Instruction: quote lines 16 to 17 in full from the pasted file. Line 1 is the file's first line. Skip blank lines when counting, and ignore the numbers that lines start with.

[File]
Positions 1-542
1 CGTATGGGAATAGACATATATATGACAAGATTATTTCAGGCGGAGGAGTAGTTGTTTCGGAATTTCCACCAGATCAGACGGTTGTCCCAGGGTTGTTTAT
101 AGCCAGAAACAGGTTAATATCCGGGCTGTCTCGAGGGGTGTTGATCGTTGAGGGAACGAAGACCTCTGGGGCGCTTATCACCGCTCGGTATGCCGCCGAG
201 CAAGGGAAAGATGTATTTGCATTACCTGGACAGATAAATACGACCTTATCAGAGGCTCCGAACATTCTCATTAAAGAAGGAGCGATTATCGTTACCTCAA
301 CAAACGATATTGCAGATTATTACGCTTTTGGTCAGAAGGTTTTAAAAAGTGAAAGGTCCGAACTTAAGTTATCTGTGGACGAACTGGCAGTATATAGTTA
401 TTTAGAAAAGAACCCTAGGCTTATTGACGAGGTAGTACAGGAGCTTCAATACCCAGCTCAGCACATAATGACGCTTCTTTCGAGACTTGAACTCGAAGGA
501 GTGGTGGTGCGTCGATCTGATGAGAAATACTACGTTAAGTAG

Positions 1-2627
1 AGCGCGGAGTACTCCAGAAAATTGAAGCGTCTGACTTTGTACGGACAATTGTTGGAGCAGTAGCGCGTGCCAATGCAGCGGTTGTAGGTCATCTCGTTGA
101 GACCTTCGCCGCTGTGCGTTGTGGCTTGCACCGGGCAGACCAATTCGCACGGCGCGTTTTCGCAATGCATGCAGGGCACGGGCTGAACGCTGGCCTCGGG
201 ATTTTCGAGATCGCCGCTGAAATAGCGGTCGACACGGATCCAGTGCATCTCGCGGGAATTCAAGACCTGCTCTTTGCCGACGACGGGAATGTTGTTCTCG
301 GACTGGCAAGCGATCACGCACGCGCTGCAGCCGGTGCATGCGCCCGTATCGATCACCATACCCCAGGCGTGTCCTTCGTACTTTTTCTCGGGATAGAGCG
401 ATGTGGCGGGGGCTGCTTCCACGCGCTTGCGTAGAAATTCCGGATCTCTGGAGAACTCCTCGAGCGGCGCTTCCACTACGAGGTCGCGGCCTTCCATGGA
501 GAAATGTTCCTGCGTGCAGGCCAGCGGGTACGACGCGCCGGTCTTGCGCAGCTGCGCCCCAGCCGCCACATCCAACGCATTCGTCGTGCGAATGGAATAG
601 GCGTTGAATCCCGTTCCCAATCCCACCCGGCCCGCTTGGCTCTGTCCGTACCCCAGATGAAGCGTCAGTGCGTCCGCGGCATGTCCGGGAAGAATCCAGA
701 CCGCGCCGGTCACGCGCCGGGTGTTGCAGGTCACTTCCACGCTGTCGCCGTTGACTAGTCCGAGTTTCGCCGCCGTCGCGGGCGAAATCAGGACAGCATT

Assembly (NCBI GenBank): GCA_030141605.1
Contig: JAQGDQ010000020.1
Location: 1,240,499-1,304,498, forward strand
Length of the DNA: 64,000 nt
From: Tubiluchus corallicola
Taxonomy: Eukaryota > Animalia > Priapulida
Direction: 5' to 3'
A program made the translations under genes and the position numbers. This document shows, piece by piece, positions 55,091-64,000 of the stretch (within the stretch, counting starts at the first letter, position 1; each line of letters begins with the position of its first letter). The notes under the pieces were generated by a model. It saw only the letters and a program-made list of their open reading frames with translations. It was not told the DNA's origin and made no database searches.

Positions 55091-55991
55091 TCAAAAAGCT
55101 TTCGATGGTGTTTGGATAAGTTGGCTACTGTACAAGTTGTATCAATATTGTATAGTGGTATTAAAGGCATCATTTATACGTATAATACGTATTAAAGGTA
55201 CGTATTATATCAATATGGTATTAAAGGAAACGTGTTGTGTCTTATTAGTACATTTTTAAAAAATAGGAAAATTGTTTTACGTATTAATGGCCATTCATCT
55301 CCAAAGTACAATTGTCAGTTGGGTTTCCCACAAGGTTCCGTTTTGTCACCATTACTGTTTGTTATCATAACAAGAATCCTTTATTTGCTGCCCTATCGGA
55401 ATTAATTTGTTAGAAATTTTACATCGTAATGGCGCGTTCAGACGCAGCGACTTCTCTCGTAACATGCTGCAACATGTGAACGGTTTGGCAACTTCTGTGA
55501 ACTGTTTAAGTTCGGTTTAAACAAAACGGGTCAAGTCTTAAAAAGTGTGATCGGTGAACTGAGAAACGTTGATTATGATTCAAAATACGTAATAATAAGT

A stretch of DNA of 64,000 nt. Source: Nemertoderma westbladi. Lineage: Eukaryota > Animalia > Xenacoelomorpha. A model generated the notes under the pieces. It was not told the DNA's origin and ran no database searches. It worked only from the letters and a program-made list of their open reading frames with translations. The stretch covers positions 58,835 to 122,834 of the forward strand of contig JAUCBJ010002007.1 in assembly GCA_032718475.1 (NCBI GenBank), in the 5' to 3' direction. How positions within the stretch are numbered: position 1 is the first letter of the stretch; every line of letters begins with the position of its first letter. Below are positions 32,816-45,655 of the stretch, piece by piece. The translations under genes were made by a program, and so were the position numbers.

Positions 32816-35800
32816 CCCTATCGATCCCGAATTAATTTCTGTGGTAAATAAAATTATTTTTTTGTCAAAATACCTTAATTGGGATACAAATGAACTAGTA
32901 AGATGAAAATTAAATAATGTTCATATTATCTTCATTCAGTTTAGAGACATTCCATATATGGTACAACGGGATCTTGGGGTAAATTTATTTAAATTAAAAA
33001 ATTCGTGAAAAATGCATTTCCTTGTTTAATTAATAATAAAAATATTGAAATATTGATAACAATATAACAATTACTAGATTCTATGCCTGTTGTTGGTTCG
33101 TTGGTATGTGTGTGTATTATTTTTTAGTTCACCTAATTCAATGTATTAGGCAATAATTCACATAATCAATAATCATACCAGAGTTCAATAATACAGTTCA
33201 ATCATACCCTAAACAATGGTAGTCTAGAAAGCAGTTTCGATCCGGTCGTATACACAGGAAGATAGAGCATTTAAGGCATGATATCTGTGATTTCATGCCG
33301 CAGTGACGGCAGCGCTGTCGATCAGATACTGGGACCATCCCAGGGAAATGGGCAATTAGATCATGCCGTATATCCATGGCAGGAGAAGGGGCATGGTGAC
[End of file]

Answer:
701 CCGCGCCGGTCACGCGCCGGGTGTTGCAGGTCACTTCCACGCTGTCGCCGTTGACTAGTCCGAGTTTCGCCGCCGTCGCGGGCGAAATCAGGACAGCATT

Assembly (NCBI GenBank): GCA_030141605.1